Tree Lab: Portable Genomics for Early Detection of Plant Viruses and Pests in Sub-Saharan Africa
School of Molecular Sciences and Australian Research Council Centre of Excellence in Plant Energy Biology, University of Western Australia, Crawley, Perth, WA 6009, Australia
Mikocheni Agricultural Research Institute (MARI), Dar es Salaam P.O. Box 6226, Tanzania
National Crops Resources Research Institute (NaCRRI), Kampala P.O. Box 7084, Uganda
Jomo Kenyatta University of Agriculture and Technology (JKUAT), Nairobi P.O. Box 62000-00200, Kenya
Department of Crop Science, Faculty of Agriculture, Kebbi State University of Science and Technology, Aliero P.O. Box 1144, Nigeria
Department of Anatomy, University of Otago, P.O. Box 56, Dunedin 9054, New Zealand
Department of Primary Industries and Regional Development Diagnostic Laboratory Services, Plant Pathology, South Perth, WA 6151, Australia
Malaghan Institute of Medical Research, P.O. Box 7060, Newtown, Wellington 6242, New Zealand
MicroGEM Ltd., 9 Melody Ln, Ruakura, Hamilton 3216, New Zealand
Author to whom correspondence should be addressed.
Genes 2019, 10(9), 632; https://doi.org/10.3390/genes10090632
Received: 26 July 2019 / Revised: 16 August 2019 / Accepted: 19 August 2019 / Published: 21 August 2019
(This article belongs to the Special Issue MetaGenomics Sequencing In Situ)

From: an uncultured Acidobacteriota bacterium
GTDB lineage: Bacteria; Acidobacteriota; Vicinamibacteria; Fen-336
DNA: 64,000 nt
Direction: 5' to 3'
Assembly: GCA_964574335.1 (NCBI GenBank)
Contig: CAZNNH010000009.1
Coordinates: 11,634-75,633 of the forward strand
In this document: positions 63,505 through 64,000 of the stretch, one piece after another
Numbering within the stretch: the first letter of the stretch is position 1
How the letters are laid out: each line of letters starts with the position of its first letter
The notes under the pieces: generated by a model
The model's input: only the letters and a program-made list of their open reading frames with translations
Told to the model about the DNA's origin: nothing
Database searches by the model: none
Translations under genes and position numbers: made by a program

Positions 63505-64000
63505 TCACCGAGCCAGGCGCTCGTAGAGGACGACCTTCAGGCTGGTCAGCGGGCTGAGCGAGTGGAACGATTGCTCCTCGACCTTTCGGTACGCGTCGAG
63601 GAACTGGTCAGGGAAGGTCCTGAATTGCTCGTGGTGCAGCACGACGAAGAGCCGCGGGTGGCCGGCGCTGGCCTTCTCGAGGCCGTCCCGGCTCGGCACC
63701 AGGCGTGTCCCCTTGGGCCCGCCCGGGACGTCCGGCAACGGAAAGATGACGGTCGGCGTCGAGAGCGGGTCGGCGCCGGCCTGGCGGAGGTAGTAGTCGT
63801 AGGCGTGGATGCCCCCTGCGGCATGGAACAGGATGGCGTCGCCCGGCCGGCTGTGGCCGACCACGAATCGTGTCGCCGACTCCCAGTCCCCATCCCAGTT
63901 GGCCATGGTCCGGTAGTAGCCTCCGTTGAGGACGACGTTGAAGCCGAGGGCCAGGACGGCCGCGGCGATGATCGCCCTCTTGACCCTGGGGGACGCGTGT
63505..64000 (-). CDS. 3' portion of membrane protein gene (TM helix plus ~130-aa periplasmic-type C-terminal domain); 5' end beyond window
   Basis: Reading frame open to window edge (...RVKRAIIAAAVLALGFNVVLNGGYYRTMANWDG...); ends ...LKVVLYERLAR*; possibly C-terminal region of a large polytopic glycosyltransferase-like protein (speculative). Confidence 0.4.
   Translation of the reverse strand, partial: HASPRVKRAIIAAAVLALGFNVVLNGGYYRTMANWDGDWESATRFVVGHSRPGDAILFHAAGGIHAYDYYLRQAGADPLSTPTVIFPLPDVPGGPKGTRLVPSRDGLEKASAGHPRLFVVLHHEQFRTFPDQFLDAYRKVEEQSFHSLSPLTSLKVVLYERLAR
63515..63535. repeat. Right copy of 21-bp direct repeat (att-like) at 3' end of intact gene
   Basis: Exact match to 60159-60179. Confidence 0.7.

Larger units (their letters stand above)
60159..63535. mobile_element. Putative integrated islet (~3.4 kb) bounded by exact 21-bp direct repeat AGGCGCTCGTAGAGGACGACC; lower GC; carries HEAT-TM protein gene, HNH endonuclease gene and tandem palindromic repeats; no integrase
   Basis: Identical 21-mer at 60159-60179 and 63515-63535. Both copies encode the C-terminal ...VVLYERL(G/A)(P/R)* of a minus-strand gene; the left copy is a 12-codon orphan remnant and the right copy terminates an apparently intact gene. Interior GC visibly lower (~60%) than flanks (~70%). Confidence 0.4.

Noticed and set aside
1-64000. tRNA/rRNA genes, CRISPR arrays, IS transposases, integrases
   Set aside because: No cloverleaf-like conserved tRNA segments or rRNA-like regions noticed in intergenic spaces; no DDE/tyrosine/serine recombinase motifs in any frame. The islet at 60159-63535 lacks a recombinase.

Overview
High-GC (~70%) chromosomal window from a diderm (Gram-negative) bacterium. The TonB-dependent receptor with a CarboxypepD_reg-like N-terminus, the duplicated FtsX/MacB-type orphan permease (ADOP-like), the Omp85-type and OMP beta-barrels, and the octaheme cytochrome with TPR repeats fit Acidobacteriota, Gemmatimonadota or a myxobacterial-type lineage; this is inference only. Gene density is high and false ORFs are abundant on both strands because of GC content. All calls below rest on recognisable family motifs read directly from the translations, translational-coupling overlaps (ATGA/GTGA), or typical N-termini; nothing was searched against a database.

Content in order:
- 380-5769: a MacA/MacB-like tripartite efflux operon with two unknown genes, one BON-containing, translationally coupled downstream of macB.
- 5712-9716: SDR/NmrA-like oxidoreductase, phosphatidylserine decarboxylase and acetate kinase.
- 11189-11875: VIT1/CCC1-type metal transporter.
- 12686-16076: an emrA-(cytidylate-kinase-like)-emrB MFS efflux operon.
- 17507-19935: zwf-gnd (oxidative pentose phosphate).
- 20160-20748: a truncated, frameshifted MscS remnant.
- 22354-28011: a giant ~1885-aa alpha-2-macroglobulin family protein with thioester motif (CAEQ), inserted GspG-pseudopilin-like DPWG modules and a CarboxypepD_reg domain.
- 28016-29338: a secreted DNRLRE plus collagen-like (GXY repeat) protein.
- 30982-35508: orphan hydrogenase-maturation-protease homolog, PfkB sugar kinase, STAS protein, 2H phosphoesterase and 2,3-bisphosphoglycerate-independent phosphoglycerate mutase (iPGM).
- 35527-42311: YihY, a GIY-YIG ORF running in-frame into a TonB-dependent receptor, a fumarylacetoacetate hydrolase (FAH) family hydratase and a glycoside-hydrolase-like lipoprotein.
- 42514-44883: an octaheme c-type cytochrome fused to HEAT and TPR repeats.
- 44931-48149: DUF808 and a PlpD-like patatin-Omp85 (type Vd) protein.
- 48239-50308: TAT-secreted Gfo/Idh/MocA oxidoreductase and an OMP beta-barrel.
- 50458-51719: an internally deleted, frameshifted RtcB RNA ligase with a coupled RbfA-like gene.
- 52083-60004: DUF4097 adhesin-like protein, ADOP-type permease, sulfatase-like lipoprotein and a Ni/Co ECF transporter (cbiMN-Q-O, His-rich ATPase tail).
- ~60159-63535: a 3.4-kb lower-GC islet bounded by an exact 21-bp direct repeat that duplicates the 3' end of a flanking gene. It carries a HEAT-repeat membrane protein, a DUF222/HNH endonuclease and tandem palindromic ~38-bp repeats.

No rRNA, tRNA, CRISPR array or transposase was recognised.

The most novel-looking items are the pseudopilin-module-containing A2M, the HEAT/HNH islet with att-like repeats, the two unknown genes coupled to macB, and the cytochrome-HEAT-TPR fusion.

In this case study we successfully teamed the PDQeX DNA purification technology developed by MicroGEM, New Zealand, with the MinION and MinIT mobile sequencing devices developed by Oxford Nanopore Technologies to produce an effective point-of-need field diagnostic system. The PDQeX extracts DNA using a cocktail of thermophilic proteinases and cell wall-degrading enzymes, thermo-responsive extractor cartridges and a temperature control unit. This closed system delivers purified DNA with no cross-contamination. The MinIT is a newly released data processing unit that converts MinION raw signal output into nucleotide base called data locally in real-time, removing the need for high-specification computers and large file transfers from the field. All three devices are battery powered with an exceptionally small footprint that facilitates transport and setup. To evaluate and validate capability of the system for unbiased pathogen identification by real-time sequencing in a farmer’s field setting, we analysed samples collected from cassava plants grown by subsistence farmers in three sub-Sahara African countries (Tanzania, Uganda and Kenya). A range of viral pathogens, all with similar symptoms, greatly reduce yield or destroy cassava crops. Eight hundred (800) million people worldwide depend on cassava for food and yearly income, and viral diseases are a significant constraint to its production. Early pathogen detection at a molecular level has great potential to rescue crops within a single growing season by providing results that inform decisions on disease management, use of appropriate virus-resistant or replacement planting. This case study presented conditions of working in-field with limited or no access to mains power, laboratory infrastructure, Internet connectivity and highly variable ambient temperature. An additional challenge is that, generally, plant material contains inhibitors of downstream molecular processes making effective DNA purification critical. We successfully undertook real-time on-farm genome sequencing of samples collected from cassava plants on three farms, one in each country. Cassava mosaic begomoviruses were detected by sequencing leaf, stem, tuber and insect samples. The entire process, from arrival on farm to diagnosis, including sample collection, processing and provisional sequencing results was complete in under 3 h. The need for accurate, rapid and on-site diagnosis grows as globalized human activity accelerates. This technical breakthrough has applications that are relevant to human and animal health, environmental management and conservation.